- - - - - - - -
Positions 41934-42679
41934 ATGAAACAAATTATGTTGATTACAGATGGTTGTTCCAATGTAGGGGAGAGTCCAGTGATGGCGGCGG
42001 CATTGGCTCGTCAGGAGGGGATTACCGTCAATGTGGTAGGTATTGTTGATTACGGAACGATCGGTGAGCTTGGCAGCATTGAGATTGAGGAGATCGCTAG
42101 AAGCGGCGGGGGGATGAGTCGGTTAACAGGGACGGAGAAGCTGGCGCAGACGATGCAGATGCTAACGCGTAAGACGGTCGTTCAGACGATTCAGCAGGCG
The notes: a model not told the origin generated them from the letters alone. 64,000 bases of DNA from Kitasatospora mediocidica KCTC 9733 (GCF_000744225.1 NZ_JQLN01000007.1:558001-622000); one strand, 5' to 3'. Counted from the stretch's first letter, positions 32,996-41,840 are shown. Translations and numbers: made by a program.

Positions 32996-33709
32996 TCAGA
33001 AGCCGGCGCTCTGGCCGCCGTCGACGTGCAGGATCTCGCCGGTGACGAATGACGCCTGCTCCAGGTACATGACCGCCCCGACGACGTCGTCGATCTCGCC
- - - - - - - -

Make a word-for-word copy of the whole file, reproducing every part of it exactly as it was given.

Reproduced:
Positions 41934-42679
41934 ATGAAACAAATTATGTTGATTACAGATGGTTGTTCCAATGTAGGGGAGAGTCCAGTGATGGCGGCGG
42001 CATTGGCTCGTCAGGAGGGGATTACCGTCAATGTGGTAGGTATTGTTGATTACGGAACGATCGGTGAGCTTGGCAGCATTGAGATTGAGGAGATCGCTAG
42101 AAGCGGCGGGGGGATGAGTCGGTTAACAGGGACGGAGAAGCTGGCGCAGACGATGCAGATGCTAACGCGTAAGACGGTCGTTCAGACGATTCAGCAGGCG
The notes: a model not told the origin generated them from the letters alone. 64,000 bases of DNA from Kitasatospora mediocidica KCTC 9733 (GCF_000744225.1 NZ_JQLN01000007.1:558001-622000); one strand, 5' to 3'. Counted from the stretch's first letter, positions 32,996-41,840 are shown. Translations and numbers: made by a program.

Positions 32996-33709
32996 TCAGA
33001 AGCCGGCGCTCTGGCCGCCGTCGACGTGCAGGATCTCGCCGGTGACGAATGACGCCTGCTCCAGGTACATGACCGCCCCGACGACGTCGTCGATCTCGCC